NBA Daily: ICYMI Pacific Division
Next up in our ICYMI series, David Yapkowitz takes a look at the Pacific Division.
Just over a month into the 2020-2021 season, there have been some interesting storylines that have developed across the league. And, here at Basketball Insiders, we’ve been taking a division-by-division look at some of those developments that might have gone unnoticed to the general eye.
So far, the Pacific Division has shaped up a little bit as expected; the Los Angeles Lakers and Los Angeles Clippers have risen to the top of both the division and league standings, the Sacramento Kings are still a head-scratching mess and both the Phoenix Suns and Golden State Warriors, even without Klay Thompson, have either improved or, at the very least, been competitive. That isn’t to say the division has seen its fair share of surprises, however. But what, or who, has surprised, exactly? Let’s take a look.
The Clippers Veteran Depth
There’s no question that the Clippers are one of the deepest teams in the league. They’ve got their two superstars in Kawhi Leonard and Paul George, while their versatile roster has given them the ability to play multiple different styles.
But what’s really stood out through the first month of the season are the contributions coming from the non-star veterans, specifically Reggie Jackson and Patrick Patterson. Neither player figured to be a regular in the team’s rotation to start the year and, for the most part, that’s held true. But a few recent injuries have opened up opportunities for both and they’ve taken full advantage.
Patrick Beverley, the Clippers starting point guard, is currently out with a knee injury. In his absence, Jackson has stepped in and provided the team with a huge boost. On Jan. 22, Jackson received a DNP against the Oklahoma City Thunder. He’s since been inserted into the starting lineup and has not only provided a steadying presence at the point guard position, but has been a consistent three-point shooter and solid defender as well. Jackson is currently shooting 39.1 percent from distance, the third-highest mark of his career.
Patterson figured to be even less involved for Clippers and, again, that’s mostly held true; Patterson has played in just eight games this season. But, when on the floor, he has flashed some solid production. After five-straight DNP’s, Patterson came off the bench on Jan. 17 in a win over the Indiana Pacers and contributed 10 points on 50 percent shooting from downtown. Later, in a start in the absence of Nicolas Batum on Jan. 31, Patterson chipped in 13 points on 5-5 from the field, including 3-3 from three-point range, in a win over the New York Knicks.
As the season progresses and rotations tighten, neither Jackson nor Patterson should figure to be a major cog in the rotation. But the fact that these two veteran are ready for whenever their name might be called would bode well for the Clippers come the postseason.
Richaun Holmes Impressing in Sacramento
Inconsistency has marred the Kings this season. At times, they’ve looked like a team ready to turn the corner and fight for a playoff spot. Others, they’ve looked like a team ready to continue the league’s longest active postseason-less streak.
With that in mind, it’s been easy to miss some of their bright spots, including Richaun Holmes. In his time with the Philadelphia 76ers and Phoenix Suns, Holmes quietly established himself as one of the best backup centers in the NBA. But, this year, Holmes has emerged as a full-time starter for the Kings — and his production has soared.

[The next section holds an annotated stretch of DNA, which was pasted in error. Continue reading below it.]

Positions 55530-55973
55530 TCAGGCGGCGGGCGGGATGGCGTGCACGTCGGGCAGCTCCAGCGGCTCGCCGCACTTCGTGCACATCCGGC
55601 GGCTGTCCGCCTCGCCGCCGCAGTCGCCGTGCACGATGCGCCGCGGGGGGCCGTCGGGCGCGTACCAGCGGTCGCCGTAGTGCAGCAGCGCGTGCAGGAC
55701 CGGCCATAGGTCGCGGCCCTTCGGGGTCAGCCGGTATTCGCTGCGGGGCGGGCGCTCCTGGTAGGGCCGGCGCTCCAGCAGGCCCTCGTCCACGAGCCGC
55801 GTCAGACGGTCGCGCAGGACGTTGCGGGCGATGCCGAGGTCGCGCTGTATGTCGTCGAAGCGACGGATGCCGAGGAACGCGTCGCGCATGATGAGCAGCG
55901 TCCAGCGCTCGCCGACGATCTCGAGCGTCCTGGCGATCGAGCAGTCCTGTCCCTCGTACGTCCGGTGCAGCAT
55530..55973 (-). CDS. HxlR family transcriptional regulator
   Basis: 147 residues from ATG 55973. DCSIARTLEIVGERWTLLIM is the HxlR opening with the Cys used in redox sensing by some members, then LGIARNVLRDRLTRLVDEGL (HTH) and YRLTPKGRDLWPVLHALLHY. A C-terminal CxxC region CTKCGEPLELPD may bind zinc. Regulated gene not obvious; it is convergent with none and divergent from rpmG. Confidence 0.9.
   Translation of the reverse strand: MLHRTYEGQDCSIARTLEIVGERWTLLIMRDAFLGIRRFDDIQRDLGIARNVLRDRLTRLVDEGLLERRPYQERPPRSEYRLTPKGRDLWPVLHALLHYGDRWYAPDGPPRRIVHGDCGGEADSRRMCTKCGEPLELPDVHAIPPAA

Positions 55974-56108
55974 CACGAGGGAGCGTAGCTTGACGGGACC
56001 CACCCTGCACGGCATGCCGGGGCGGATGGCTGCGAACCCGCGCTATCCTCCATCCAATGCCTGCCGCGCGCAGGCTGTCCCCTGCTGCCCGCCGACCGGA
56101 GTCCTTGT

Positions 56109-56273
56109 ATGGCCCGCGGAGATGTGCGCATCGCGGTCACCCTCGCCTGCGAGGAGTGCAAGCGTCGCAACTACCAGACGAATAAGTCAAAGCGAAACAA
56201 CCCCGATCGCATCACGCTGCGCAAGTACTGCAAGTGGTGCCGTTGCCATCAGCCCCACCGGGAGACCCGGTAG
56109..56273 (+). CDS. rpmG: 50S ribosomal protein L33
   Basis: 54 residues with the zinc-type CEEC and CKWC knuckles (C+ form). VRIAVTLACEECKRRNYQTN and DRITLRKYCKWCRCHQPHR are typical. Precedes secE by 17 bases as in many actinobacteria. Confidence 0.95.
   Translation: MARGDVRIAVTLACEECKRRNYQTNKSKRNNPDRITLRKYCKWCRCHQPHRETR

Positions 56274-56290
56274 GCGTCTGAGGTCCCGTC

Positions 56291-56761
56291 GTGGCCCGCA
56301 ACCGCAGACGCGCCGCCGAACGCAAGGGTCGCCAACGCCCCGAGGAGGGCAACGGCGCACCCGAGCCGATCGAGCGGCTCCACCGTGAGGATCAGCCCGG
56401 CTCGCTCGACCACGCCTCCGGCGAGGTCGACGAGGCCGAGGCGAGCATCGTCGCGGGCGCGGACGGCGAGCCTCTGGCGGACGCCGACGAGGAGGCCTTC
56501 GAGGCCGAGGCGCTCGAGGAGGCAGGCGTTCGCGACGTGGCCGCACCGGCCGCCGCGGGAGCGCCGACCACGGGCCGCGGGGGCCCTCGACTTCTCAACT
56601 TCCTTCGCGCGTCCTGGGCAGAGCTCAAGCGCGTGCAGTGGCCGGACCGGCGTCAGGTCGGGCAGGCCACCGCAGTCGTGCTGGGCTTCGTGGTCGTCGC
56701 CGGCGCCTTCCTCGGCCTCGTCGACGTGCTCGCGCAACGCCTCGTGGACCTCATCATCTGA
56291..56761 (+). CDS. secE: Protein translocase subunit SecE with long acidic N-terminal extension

Holmes is averaging a career-high in points (12.9), assists (2.0), blocked shots (1.8), field goal percentage (67.3 percent) and free-throw percentage (79.6 percent), while his 7.9 rebounds per game are also the second-best of his career. He’s become one of the best pick and roll bigs in the league and he’s a workhorse on the glass. Defensively, he’s been very effective as both a mobile big and rim protector.
And the Kings, who signed him to a two-year, $10 million deal back in July 2019, have him on a bargain of a deal for the rest of this season.
If he can keep up his current level of play, Holmes will be in line for a solid payday this offseason.
Cameron Johnson Earning his Keep
When the Suns took Cameron Johnson in the 2019 draft, there were questions as to whether they had made another boneheaded draft decision. Many considered Johnson little more than a shooter with relatively low upside, certainly not the lottery talent akin to where Phoenix had selected him.
But, as we fast-forward to this season, those critics couldn’t have been more wrong.
In his sophomore season, Johnson has emerged as a crucial part of an improved Suns squad with legitimate postseason aspirations. He started the season as a sparkplug off the bench but, on Jan. 18 against the Memphis Grizzlies, he entered Phoenix’s starting lineup and hasn’t looked back. Since, Johnson has averaged 9.7 points per game.
Johnson has certainly lived up to his college reputation as a shooter, but what’s truly been impressive is his willingness to put the ball on the floor and attack the basket. It’s not his best mode of attack, but Johnson has improved tremendously on the drive and, at times, has even looked like a seasoned veteran attacking the paint.
In any case, he’s become an overall dependable player for the Suns, the kind of player they’ll need to get back to the postseason for the first time since the 2009-10 season and be any sort of contender once they get there.
As it stands, these guys have been flying under the radar a little bit to too much for the fans at large, but they certainly have been noticed by their teams. But they won’t be the only ones; as the season progresses, more and more players or storylines should pop up and surprise us. Make sure to keep an eye out for them.
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